Trying to explain the inner workings of EU governance to non-Europeans is a bit like trying to explain the importance of the American League’s designated hitter rule to baseball neophytes. So it’s in the spirit of the 2004 World Series Champion Boston Red Sox that I present my European press review, written for Slate, for your rumination and criticism. Continue reading →
While most observers still expect a compromise between incoming Commission president Barroso and those groups in the EP which threatened to block his entire team over the Buttiglione row – Mr Barroso will meet with leading MEPs tomorrow -, according to EUPolitix.com’s press review, the Polish newspaper Rzeczpospolita reports that Rocco Buttiglione may “resign” today and be “replaced by Italy?s highly regarded foreign minister Franco Frattini.”
Further pressure on Barroso to reshuffle his team came on Wednesday afternoon from parliament?s Greens who said Buttiglione was ?unacceptable? as a commissioner. One solution doing the rounds in parliament?s corridors late on Wednesday is for a three way swap of portfolios between the Italian, Dutch and French commissioners-designates. Buttiglione would take over the transport portfolio, Neelie Kroes would move to justice and Jacques Barrot would take on the competition dossier.
Update: After meeting with leading MEPs incoming commission president Barroso decided to take a chance with an unchanged commission line-up, including Mr Buttiglione. Without an apology, the latter once again regretted his comments that will now lead to a stand-off with the European Parliament on October 27. Even though Mr Barroso’s commission has backing from the center-right European People’s Party, Josep Borrell, the Parliament’s president said that with Socialist, Green and Liberal Parliamentary groups opposed it’s far from certain that Mr Barroso will win the vote. Given the institutional problems involved – as well as Mr Barroso’s offer to set up a cross-departmental working group on human rights – the latter Parliamentary parties haven’t ruled out voting for it yet – but remain highly critical. More here. Continue reading →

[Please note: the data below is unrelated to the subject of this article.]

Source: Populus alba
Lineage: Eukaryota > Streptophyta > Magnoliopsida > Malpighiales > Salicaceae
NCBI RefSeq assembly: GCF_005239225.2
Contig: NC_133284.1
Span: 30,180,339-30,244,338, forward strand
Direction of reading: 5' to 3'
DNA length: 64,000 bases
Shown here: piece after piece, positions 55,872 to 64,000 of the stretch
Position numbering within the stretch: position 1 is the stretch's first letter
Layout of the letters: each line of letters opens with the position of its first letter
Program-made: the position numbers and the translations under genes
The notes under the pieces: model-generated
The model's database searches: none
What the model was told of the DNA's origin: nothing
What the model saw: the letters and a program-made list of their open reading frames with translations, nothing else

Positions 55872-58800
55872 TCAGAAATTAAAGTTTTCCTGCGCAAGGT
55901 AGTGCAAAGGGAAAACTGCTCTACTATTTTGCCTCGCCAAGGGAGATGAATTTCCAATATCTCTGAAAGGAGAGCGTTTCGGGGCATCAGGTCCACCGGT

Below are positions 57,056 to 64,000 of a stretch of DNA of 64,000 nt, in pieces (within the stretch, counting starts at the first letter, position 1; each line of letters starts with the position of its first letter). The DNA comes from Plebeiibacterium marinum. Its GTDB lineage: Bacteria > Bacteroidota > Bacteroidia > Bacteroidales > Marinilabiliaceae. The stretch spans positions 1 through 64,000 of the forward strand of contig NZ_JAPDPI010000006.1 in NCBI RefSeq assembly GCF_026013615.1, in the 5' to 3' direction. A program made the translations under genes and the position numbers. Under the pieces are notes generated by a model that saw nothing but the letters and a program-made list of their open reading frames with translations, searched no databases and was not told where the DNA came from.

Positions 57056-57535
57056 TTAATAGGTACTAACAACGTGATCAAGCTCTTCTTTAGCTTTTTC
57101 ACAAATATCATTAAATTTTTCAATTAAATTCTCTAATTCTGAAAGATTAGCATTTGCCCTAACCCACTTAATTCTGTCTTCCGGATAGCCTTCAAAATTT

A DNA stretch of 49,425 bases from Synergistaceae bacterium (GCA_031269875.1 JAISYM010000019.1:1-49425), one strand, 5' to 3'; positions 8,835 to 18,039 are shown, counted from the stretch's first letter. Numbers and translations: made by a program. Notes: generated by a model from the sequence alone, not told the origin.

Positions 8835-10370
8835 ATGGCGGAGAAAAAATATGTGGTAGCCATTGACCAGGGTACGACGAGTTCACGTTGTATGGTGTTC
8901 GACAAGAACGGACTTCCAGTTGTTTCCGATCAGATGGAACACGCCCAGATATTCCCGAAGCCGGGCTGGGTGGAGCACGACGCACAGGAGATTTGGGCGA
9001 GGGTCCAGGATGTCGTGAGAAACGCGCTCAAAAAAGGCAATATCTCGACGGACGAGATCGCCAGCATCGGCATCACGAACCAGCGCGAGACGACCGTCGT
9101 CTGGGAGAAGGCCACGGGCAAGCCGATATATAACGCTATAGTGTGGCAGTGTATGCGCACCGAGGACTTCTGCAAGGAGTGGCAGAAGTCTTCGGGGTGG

Over on Crooked Timber, Henry Farrell comments on the istitutional implications of the Buttiglione affair. While we are shocked to learn that The Economist does not like the recent self-confident behavior of the European Parliament with respect to the Commission hearings, Kieran Healy – duly apologetic – makes a fair point in the comments thread – “sorry to lower the tone of the discussion, but if he doesn?t get the job he should move to the San Fernando Valley: ?Rocco Buttiglione? is a Porn-Star Name, par execellence.” The producers of “Oral Office” will probably read this with pleasure… Continue reading →
After linking to Ron Suskind’s critique of the Bush administration’s faith based decision style, it is only appropriate to mention that Rocco Buttiglione, Silvio Berlusconi’s nominee as Italy’s European commissioner, is causing a similar debate on this side of the pond – one with possibly important cnostitutional repercussions. Continue reading →